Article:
Democrat Howard Dean has jumped to a commanding 21-point lead over rival John Kerry in the latest New Hampshire poll.
Mr. Dean, who held a single-digit advantage in a recent survey, led Mr. Kerry 38 percent to 17 percent in the Zogby International poll of likely primary voters conducted Aug. 23-26 and released yesterday.
Mr. Kerry, a Massachusetts senator, led in New Hampshire polls earlier this year, including a 26 percent to 13 percent advantage in February. The two candidates essentially were tied in a poll by Zogby in June.
The August survey comes as Mr. Dean has shown political strength in his fund raising, drawn large crowds for his “Sleepless Summer” tour and appeared in television ads in New Hampshire, which is slated to hold its primary Jan. 27.
Pollster John Zogby said Mr. Dean’s support was in all regions of the state, among men and women, Democrats and independents, liberals and centrists. Mr. Dean took support from Rep. Richard A. Gephardt of Missouri and from undecided voters.
Mr. Gephardt, who was at 11 percent in February, dropped to 6 percent. Undecided voters fell from 29 percent to 23 percent.
“His support is really across the board,” Mr. Zogby said of Mr. Dean, the former Vermont governor.
The rest of the Democratic field was in single digits. Sen. Joe Lieberman of Connecticut was at 6 percent, and Sen. John Edwards of North Carolina was at 4 percent. Mr. Edwards also is airing ads in New Hampshire.
Retired Army Gen. Wesley Clark, who is considering a presidential bid, was at 2 percent, while Sen. Bob Graham of Florida and Rep. Dennis J. Kucinich of Ohio were at 1 percent. Former Sen. Carol Moseley Braun and the Rev. Al Sharpton were at 0 percent.
Almost two-thirds of those in the poll, 64 percent, said they think it is likely that President Bush will be re-elected in 2004, the Associated Press reports.
The poll of 501 likely primary voters has an error margin of plus or minus 5 percentage points.
Hot and hip
Democrat Howard Dean is the hot and hip presidential candidate of the summer, Reuters reports.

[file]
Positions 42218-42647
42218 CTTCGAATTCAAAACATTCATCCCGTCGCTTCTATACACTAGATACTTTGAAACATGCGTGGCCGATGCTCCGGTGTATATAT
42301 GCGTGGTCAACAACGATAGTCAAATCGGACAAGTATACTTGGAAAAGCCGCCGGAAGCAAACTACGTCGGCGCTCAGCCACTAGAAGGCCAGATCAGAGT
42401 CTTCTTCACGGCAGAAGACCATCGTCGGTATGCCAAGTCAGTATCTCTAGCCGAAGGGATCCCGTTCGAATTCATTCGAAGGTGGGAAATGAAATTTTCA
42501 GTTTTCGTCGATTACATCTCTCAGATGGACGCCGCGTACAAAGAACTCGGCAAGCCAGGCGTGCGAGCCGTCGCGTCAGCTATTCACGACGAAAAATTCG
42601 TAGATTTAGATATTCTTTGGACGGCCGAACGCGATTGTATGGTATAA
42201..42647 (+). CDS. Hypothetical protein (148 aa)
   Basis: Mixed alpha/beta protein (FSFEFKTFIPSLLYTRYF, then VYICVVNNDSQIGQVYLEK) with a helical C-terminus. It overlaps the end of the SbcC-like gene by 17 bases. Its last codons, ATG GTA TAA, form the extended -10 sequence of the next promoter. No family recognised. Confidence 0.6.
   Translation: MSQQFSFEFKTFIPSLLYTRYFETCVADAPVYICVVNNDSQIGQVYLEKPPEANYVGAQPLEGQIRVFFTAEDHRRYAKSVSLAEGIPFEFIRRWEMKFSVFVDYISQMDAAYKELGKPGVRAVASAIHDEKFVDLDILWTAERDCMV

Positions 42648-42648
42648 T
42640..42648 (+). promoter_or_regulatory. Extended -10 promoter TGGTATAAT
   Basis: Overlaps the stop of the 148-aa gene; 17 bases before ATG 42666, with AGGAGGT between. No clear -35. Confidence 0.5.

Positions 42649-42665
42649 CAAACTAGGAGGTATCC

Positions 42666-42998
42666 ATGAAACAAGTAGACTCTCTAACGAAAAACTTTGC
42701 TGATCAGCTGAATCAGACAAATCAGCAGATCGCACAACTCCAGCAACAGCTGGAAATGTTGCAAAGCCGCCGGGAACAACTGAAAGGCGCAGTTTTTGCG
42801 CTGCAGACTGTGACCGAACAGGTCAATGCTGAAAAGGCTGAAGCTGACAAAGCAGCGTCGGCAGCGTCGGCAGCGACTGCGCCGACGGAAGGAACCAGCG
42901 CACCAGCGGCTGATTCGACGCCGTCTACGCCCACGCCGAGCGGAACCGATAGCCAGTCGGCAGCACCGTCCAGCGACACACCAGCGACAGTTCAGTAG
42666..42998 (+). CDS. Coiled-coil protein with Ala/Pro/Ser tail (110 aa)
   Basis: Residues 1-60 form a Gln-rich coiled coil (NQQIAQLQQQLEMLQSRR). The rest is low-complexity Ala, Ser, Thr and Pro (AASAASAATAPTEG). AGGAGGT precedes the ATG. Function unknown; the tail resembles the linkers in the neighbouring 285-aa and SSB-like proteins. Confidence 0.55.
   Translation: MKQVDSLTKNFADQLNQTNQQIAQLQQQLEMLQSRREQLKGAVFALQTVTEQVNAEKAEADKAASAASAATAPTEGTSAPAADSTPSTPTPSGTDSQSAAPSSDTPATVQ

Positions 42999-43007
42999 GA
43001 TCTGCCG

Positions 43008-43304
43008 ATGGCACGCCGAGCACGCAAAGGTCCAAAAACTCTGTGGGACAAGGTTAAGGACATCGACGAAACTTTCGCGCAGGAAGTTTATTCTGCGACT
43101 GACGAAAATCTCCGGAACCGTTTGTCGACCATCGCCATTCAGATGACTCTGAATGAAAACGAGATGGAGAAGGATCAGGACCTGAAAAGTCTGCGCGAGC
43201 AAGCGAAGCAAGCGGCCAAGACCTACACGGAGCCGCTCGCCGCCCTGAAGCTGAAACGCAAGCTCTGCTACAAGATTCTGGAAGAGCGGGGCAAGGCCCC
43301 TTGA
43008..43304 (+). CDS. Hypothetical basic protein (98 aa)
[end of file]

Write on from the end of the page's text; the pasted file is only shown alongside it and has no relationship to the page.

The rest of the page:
From Rolling Stone to Modern Physician magazine, everybody wants a piece of the doctor running for his party’s nomination, reporter Patricia Wilson writes.
Aboard the “Grass Roots Express,” the chartered jet that ferried him coast to coast on a late summer political swing, the former governor of Vermont found himself squeezed in a center seat discussing Crosby, Stills, Nash and Young with a reporter on his left and medical-malpractice caps with a correspondent on his right.
German television, the New Yorker magazine and CBS’ “60 Minutes II” vied for face time with the one Democratic contender to create early buzz with a sense of momentum almost five months before the first contests on the road to the White House.
Mr. Dean was the flavor of the week as his “Sleepless Summer” tour across eight states in four days wound up with a boisterous late-night rally Tuesday in New York City’s Bryant Park.
Left-wing comedian Al Franken readily admits he lied in a letter to Attorney General John Ashcroft and others. And that’s not all. Mr. Franken also admits to deception by misappropriating the letterhead from Harvard’s Shorenstein Center for Press, Politics and Public Policy
The irony: Mr. Franken’s new book is called “Lies and the Lying Liars Who Tell Them.”
Matt Lauer, on NBC’s “Today” show Monday, did not let Mr. Franken get away without explaining himself. The conversation was recorded by the Media Research Center (www.mediaresearch.org).
Mr. Lauer: “They’re gonna kill me downstairs, but I gotta ask you, I don’t want you to go without asking about an apology you were forced to issue … I guess it was last week. You sent a letter to John Ashcroft, the attorney general of the United States.”
Mr. Franken: “I sent it like to 27 people.”